Federal Market: Will Cloud, Managed Services Prevail Amid Tight Budgets?

An era of tighter government spending seems to have arrived, but cloud computing and managed services may still provide a growth opportunity. Recent evidence of the former comes from Defense Secretary Robert Gates. In an August 9 press briefing, Gates said the Pentagon now looks to cut “a third of the budget for services and support contracting over the course of the next three years.” He observed that service support and advisory contractors of all kinds accounted for  39 percent of DoD’s workforce cost in 2009, up from 26 percent in 2000. Here are more details.

As for the latter, cloud and service providers continue to rollout products for government customers. Google last month announced its Google Apps for Government. Microsoft earlier this year unveiled its Business Productivity Online Suite Federal.

And this month, Autonomic Resources, an IT and service integration firm, expanded its cloud offerings in the federal market, offering technologies from OpenStack, Zenoss and Enomaly.  OpenStack is an open source cloud project launched by Rackspace. Zenoss, which makes monitoring software, has been cultivating ties to service providers, while Enomaly offers an infrastructure as a service platform.

On the managed service side, Bivio Networks and IP communications provider Global Crossing earlier this week announced an alliance to offer managed security services to federal government customers. Global Crossing’s Federal Sector will employ Bivio’s network security products, including the recently launched Continuous Threat Monitoring Solution.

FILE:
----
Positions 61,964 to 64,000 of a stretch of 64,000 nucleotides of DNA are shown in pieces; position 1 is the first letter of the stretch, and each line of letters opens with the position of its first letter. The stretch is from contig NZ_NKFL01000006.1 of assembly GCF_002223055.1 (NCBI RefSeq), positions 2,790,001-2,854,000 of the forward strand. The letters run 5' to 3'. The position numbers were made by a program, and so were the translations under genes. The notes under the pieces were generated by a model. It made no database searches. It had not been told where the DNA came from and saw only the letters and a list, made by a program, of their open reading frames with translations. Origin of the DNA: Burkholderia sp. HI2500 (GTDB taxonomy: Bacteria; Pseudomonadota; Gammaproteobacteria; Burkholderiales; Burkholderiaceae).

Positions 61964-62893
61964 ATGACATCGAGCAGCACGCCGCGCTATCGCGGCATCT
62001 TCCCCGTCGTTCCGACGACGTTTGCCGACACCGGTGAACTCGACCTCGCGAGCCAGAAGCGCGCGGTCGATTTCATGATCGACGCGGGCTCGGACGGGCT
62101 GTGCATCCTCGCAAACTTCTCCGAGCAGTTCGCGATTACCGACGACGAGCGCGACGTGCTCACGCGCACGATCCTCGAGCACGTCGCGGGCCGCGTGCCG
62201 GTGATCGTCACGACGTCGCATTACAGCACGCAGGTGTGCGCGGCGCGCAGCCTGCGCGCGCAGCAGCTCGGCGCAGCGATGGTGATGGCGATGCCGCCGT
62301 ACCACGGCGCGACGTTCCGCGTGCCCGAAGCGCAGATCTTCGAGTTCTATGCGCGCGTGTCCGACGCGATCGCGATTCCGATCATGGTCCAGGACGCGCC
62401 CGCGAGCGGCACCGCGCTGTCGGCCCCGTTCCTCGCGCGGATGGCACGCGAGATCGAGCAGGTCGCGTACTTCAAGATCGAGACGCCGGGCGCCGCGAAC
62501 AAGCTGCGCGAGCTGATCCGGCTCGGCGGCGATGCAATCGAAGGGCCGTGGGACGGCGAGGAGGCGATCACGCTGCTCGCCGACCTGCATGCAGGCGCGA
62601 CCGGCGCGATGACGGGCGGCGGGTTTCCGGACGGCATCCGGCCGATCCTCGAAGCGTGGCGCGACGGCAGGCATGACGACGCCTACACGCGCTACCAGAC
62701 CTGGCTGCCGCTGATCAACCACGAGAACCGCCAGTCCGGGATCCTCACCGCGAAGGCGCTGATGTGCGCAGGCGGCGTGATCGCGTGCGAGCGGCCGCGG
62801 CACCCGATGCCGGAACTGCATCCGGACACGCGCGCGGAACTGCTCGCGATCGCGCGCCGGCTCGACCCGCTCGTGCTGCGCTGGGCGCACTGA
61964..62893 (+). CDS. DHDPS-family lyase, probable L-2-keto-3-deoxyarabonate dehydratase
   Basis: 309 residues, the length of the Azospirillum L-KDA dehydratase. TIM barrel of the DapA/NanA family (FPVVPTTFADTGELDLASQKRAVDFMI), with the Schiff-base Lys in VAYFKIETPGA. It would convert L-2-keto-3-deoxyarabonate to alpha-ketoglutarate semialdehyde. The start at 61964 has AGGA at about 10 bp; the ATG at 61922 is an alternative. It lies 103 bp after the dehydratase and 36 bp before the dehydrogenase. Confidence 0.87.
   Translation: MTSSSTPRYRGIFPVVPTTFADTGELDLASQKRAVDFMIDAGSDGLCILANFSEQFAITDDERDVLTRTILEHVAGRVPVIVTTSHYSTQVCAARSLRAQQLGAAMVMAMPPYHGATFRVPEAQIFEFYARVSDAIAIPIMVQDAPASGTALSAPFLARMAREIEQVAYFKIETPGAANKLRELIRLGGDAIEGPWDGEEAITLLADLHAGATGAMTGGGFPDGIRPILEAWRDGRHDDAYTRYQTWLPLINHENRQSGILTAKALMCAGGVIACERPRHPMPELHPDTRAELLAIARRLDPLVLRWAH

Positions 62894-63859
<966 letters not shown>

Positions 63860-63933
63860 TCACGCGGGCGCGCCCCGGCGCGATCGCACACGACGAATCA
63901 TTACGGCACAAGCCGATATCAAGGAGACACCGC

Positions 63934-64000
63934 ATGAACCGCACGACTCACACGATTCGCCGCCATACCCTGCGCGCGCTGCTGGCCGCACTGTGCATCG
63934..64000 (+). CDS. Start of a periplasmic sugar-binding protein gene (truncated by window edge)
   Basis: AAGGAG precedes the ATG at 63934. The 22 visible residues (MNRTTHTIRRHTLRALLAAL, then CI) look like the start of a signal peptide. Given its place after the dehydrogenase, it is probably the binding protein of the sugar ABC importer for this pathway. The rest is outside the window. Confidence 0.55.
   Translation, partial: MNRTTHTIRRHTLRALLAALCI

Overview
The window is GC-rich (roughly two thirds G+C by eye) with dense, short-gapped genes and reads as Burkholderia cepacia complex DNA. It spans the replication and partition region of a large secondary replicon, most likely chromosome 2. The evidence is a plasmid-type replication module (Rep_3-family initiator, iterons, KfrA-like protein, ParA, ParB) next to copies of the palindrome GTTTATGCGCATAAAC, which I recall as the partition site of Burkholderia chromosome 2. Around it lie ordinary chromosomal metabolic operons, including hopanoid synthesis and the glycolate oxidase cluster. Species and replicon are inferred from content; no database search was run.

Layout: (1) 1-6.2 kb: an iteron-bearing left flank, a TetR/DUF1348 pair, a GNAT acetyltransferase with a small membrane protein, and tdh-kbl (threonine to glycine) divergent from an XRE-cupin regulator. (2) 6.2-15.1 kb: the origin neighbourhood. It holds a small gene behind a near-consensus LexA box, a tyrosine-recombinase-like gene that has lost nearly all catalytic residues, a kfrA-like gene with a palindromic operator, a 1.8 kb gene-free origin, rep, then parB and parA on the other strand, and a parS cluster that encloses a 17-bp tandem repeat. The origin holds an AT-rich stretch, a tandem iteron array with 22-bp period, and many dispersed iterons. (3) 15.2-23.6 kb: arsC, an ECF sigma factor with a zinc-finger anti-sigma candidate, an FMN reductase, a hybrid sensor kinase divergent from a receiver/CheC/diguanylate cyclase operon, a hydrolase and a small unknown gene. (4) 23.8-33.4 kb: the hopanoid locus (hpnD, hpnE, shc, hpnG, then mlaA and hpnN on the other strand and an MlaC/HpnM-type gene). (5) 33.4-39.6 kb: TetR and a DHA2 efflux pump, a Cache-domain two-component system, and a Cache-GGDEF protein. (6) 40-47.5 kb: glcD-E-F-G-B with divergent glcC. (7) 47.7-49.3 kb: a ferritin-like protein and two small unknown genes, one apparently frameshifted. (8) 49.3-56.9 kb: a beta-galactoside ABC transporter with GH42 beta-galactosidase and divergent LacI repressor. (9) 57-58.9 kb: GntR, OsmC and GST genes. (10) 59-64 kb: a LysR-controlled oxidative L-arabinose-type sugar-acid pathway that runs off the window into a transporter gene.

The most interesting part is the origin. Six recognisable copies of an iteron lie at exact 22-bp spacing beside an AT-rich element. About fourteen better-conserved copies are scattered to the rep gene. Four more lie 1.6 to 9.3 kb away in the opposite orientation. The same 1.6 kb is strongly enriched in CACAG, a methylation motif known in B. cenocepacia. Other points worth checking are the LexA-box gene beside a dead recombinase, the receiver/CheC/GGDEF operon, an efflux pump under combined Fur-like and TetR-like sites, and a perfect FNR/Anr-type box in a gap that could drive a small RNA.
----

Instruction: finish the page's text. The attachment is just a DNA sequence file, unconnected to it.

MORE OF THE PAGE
Dollars and Cents

So why the government enthusiasm? Industry believes agencies will continue to invest in such areas as IT security and will look to save money in the cloud.

John Sutton, executive vice president and general manager of Global Crossing’s Federal Sector, said he sees an increasing level of funding for comprehensive national cybersecurity. He pointed to the establishment of the U.S. Cyber Command as an example of the government’s IT security focus. The Pentagon in May announced the new command, which seeks to integrate the military’s cyberspace operations.

Elan Amir, Bivio’s president and chief executive officer, said he believes federal funding for cybersecurity will continue to grow, despite the focus on budget control. He suggested customers may opt for managed services as their method of deploying solutions such as threat monitoring.

“Having a service provider set up and provide that whole functionality as a managed service makes it much easier for the customer,” he said.

Federal interest in the cloud also provides vendors cause for optimism. Terremark recently cited federal data consolidation and cloud projects as factors driving its government business. The company reported that federal bookings for its June-ended quarter more than doubled compared with the previous quarter.

Input Inc.’s market research seems to back up vendor sentiments. The company asserts that federal IT spending has “some protection from significant reductions,” citing shared services and cybersecurity as examples of the Obama administration’s near-term priorities. Input predicts that federal IT market will expand at a 5.4 percent compound annual growth rate through 2015. The market researcher puts the market at $86 billion in 2010 and projects a $112 billion market in 2015.

So for providers, success in federal IT boils down to hitting the right spots. That, and the small matter of execution. A high-visibility failure could well put the brakes on services that are still fairly new to government.

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